Camden lifts halt on solar
By Chris Day
Friday, May 19, 2017
CAMDEN — New solar farm construction in Camden County is again permissible after commissioners agreed this week to lift a 60-day moratorium.
At Monday's meeting the Board of Commissioners voted unanimously to approve a dozen amendments to the county's code of ordinances that affect solar farm construction. By approving the amendments, which were drafted and presented by Planning Director Dan Porter, the commissioners in turn lifted the moratorium.
The board approved the amendments after hearing from Porter, County Attorney John Morrison, members of the public and solar farm experts. Two of the amendments will require additional review and possible changes before being voted on again by the board at a later date.
Both amendments are related to solar farm decommissioning. The second of the two specifically addresses the cost of decommissioning solar facilities and ensuring ways the owner of the facility, not the county, incurs that cost. The amendment currently requires the facility's owner, prior to receiving a building permit, to provide a bond, cash escrow deposit or "letter of irrevocable credit" to the county. That amount would be equal to the estimated decommissioning cost and used by the county if the owner failed to decommission the site in accordance with county regulations.
Commissioners agreed there may be other methods the county could use to ensure the county doesn’t get stuck with solar farm decommissioning costs. They instructed Porter and his staff, and Morrison, to research possible methods and report back.
Commissioners lifted the moratorium, which they imposed in March, after hearing public comments from SunEnergy1 CEO Kenny Habul, who said he's not aware of any solar farm ever having been decommissioned.
"In my opinion, in 21 years of researching and traveling the world and building these systems and lecturing, I've never seen a system decommissioned," said Habul, whose company has built solar farms in nearby Pasquotank and Currituck counties and is building one in Camden. "I've never seen a system abandoned. I've never seen a system close to being decommissioned."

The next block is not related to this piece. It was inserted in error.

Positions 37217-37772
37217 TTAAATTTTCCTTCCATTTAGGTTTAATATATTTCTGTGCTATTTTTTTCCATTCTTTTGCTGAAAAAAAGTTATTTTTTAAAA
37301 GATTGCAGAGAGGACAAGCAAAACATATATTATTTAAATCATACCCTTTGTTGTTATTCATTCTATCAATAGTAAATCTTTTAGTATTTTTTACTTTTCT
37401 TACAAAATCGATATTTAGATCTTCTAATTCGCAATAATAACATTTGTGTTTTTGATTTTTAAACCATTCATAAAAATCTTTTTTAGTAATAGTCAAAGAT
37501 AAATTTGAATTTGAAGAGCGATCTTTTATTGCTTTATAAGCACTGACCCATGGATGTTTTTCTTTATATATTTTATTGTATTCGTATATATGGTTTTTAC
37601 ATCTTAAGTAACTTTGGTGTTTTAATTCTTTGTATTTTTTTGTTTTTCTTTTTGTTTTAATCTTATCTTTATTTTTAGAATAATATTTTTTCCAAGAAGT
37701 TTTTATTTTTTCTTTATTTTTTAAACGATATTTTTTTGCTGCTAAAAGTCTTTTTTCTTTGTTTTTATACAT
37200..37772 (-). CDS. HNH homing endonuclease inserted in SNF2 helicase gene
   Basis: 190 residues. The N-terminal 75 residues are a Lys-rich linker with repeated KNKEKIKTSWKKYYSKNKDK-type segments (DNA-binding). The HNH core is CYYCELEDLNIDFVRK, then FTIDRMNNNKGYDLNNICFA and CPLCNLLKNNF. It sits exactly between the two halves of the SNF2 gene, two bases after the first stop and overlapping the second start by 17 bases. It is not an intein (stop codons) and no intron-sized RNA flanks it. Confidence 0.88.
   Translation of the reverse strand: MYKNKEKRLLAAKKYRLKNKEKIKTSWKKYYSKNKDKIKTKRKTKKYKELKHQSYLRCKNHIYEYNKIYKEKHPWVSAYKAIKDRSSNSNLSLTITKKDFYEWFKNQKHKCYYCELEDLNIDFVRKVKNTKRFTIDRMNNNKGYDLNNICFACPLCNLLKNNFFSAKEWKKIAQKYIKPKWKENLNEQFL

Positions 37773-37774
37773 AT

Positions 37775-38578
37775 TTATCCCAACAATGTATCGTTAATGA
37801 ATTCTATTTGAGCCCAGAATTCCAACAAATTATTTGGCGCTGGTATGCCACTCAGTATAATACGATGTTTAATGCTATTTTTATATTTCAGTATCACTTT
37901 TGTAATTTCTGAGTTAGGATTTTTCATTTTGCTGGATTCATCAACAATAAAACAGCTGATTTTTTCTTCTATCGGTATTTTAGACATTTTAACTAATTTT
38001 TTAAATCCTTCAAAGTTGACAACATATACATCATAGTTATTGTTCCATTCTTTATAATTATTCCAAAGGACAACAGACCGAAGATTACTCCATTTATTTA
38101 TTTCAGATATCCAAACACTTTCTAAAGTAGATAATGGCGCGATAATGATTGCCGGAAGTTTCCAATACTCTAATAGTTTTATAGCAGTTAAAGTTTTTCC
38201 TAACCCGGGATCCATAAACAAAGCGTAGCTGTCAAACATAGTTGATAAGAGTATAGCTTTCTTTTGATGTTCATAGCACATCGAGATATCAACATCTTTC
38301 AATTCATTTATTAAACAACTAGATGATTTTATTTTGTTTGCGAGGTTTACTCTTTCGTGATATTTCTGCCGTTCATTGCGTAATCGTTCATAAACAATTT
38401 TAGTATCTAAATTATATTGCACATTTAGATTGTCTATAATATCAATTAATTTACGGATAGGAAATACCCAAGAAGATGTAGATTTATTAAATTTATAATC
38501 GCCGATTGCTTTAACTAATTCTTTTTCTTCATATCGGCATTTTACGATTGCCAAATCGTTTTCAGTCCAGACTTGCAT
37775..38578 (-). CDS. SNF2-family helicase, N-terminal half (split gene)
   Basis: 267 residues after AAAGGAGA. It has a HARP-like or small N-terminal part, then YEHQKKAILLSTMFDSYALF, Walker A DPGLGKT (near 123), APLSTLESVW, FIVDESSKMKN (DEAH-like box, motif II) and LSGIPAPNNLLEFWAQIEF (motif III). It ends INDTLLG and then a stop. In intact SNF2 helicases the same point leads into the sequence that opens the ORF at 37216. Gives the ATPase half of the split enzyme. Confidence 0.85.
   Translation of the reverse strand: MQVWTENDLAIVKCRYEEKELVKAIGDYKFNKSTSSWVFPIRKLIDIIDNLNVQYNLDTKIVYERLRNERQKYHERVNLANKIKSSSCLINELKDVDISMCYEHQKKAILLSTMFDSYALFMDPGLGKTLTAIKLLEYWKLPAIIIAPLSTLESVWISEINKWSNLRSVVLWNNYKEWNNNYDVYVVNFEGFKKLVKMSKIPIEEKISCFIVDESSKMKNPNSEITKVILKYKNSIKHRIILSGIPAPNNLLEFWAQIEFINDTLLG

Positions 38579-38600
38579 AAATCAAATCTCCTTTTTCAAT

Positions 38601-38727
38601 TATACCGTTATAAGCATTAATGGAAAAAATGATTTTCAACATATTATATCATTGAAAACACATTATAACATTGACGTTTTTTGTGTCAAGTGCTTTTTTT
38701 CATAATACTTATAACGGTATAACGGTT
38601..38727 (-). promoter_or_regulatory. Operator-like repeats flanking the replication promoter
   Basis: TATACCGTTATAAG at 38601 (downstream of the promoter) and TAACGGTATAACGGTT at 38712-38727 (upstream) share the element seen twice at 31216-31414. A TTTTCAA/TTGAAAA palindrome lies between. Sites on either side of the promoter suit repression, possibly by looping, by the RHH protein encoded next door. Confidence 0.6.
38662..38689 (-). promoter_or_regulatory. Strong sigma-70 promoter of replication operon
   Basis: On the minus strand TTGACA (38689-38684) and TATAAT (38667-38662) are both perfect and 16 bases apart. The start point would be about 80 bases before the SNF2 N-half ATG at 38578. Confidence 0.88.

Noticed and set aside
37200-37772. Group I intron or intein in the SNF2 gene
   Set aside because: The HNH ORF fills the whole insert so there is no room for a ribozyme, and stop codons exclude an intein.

For example, Habul said, if a 5-megawatt facility is earning about $800,000 a year in revenue by selling electricity to Dominion Power it's unlikely the owner is going to decommission it.
"Show me someone that is going to abandon an asset that makes $800,000 a year through electricity sales," Habul said. "It's never going to happen."
Porter, when questioned by Morrison, also said that in his recent research he had not come across a solar farm that had been decommissioned.
Board Chairman Clayton Riggs suggested the county may be trying to enforce an ordinance that's not even necessary.
"I think we're making a law we don't need," he said.
Porter presented a total of 13 recommended amendments to commissioners at Monday’s meeting. Commissioners approved all but one — an amendment prohibiting solar farm construction in the county's core village areas. As a result, applicants can seek a permit to build a solar farm within the county's three core villages of South Mills, Shiloh and Courthouse. One minor change the board made to an amendment reduces the maximum height of solar farm power generation structures from 20 to 15 feet.
In March, the commissioners imposed the 60-day moratorium on the construction of new solar farms. County officials used the time to study the county’s current ordinances and to make amendments they felt were warranted. The moratorium followed the board's approval in January of a 5-megawatt solar farm SunEnergy1 is building in the Shiloh area.